Up until today, most basketball analysts considered only one Mountain West team to be a possible Cinderella team heading into the tournament: Nevada. That all changed in the span of 48 hours.
San Diego State beat Nevada in the Mountain West Tournament semifinals, and then followed up with an 82-75 win against New Mexico in the tital game. Some could say that SDSU clinching a bid is conference tournament-fueled fluke, but let me tell you, the Aztecs are here to stay and here’s why.
SDSU has lost ten games this season and some of those defeats (Cal, Washington State) are aren’t great. However, the Aztecs have rarely been at full strength this year and as a result of their depleted roster, they suffered early in the year. Their spark, Trey Kell, and strong three-point shooter, Max Montana, missed six and seven games, respectively. With a full roster, the Aztecs have managed to win their last nine games and beat quality teams like Nevada (twice), and Boise State (a team with an NBA player in Chandler Hutchison).
Four players on SDSU average double figure scoring. Their leader is n senior forward Malik Pope, who averages 12.8 points and 6.7 rebounds in 26 minutes per game. In SDSU’s two wins against Nevada, he’s been key in terms of efficiency, shooting over 60 percent both times.
Kell is SDSU’s spark plug and when he’s on, the team is on. He scored a career-high 28 points against New Mexico in the final and if he didn’t, the Lobos would likely be dancing. Although he isn’t a dynamic scorer, his playmaking is what keeps the Aztecs in games. Exhibit A is none other than the Mountain West Tournament Semifinal against Nevada in which he had just 11 points but five assists, five rebounds and just one turnover.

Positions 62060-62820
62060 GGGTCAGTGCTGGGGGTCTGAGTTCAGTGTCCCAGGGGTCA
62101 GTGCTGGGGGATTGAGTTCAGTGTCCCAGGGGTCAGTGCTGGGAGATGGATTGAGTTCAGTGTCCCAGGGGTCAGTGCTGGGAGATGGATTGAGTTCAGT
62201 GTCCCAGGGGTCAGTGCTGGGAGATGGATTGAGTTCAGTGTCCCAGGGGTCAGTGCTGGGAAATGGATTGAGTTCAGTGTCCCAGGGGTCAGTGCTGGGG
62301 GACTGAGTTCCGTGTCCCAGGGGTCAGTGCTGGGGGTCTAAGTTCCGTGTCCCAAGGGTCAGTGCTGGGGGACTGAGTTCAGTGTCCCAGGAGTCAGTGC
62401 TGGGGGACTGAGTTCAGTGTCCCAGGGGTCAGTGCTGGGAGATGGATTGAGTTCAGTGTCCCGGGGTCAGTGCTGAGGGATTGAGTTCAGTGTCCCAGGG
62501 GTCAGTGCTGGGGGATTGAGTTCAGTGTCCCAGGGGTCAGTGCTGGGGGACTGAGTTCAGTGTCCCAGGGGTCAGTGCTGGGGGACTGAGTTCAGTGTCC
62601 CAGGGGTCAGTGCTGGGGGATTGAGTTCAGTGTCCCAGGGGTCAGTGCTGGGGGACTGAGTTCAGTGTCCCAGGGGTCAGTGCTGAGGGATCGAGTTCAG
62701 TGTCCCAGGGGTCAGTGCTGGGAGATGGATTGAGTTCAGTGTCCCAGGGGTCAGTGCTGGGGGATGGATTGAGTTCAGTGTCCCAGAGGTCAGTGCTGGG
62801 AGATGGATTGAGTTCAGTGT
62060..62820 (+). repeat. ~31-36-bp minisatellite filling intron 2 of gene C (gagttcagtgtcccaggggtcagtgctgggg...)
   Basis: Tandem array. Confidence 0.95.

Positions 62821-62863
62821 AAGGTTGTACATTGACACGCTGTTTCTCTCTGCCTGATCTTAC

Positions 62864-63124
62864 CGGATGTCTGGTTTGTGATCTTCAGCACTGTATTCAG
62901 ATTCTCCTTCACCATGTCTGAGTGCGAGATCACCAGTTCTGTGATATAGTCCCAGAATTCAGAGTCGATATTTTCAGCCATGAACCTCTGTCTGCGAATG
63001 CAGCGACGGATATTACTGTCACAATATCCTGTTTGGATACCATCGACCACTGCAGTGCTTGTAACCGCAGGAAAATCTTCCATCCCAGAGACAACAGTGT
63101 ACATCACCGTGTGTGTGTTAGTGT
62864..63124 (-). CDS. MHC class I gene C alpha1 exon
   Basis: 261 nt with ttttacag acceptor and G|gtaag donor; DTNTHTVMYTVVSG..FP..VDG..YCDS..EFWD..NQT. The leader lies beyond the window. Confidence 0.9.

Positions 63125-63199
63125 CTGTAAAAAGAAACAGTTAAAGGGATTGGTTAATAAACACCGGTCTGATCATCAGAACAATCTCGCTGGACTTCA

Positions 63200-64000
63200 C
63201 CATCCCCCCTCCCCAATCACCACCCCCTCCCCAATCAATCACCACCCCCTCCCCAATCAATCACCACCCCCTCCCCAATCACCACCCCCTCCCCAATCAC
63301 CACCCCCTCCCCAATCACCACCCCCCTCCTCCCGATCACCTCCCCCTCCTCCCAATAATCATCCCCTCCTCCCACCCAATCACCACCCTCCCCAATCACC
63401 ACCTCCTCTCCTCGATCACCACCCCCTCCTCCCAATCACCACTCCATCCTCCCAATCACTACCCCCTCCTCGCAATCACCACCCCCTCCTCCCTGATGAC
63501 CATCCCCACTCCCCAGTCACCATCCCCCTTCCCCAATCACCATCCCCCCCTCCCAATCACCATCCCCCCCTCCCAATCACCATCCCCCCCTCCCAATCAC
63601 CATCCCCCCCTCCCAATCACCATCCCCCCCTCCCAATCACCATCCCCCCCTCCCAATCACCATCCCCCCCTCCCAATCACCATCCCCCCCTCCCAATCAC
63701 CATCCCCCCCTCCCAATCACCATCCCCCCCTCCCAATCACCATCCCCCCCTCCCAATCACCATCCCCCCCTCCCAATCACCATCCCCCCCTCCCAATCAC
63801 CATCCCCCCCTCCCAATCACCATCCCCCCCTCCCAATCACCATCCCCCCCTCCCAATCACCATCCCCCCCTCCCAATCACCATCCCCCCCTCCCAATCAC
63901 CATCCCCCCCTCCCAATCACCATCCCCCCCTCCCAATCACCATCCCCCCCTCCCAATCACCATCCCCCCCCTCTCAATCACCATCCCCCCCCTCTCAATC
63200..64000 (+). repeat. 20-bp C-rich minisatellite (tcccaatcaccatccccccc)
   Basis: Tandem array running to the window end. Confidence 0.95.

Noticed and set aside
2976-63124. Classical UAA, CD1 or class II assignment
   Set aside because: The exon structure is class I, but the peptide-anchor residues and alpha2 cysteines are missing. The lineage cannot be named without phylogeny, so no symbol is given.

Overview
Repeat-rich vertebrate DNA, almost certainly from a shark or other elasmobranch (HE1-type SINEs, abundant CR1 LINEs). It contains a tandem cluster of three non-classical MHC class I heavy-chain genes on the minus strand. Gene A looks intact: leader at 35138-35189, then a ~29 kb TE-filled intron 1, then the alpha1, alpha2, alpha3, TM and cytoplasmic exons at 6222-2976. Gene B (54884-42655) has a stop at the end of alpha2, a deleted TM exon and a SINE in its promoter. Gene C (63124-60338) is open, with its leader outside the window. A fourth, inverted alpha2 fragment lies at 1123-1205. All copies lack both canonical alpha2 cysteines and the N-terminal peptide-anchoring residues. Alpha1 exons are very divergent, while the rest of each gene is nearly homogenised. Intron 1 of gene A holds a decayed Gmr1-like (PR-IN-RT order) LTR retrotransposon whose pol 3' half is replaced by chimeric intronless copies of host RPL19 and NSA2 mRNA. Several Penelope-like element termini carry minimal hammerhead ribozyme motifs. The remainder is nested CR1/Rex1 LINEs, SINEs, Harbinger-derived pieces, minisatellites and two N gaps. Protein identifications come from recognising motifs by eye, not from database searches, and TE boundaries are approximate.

Complementing Pope as a forward, the Aztecs also have freshman phenom Jalen McDaniels. The underrated freshman pitches in 10.2 points and 7.5 rebounds per game, and has nine double-doubles on the season. According to KenPom, he ranks 26th in offensive rating for players who play at least 20 percent of their team’s possessions. In simpler terms, this means that when he has the ball in his hands, he rarely turns the ball over or fails to make a shot.
The future continues to be bright for the Aztecs with fellow freshman Matt Mitchell. The wing has been SDSU’s glue guy, and has scored in double-digits in 21 games this year. He’ll be a key reserve in case Pope or McDaniels get in foul trouble at all.
SDSU’s inconsistent body of work makes it hard to gauge how the Aztecs will fare in the tournament. They certainly are one of the hottest teams in college basketball and are capable of a win, but Kell needs to once again have the game of his life and the dynamics between the Aztec forwards must be on point.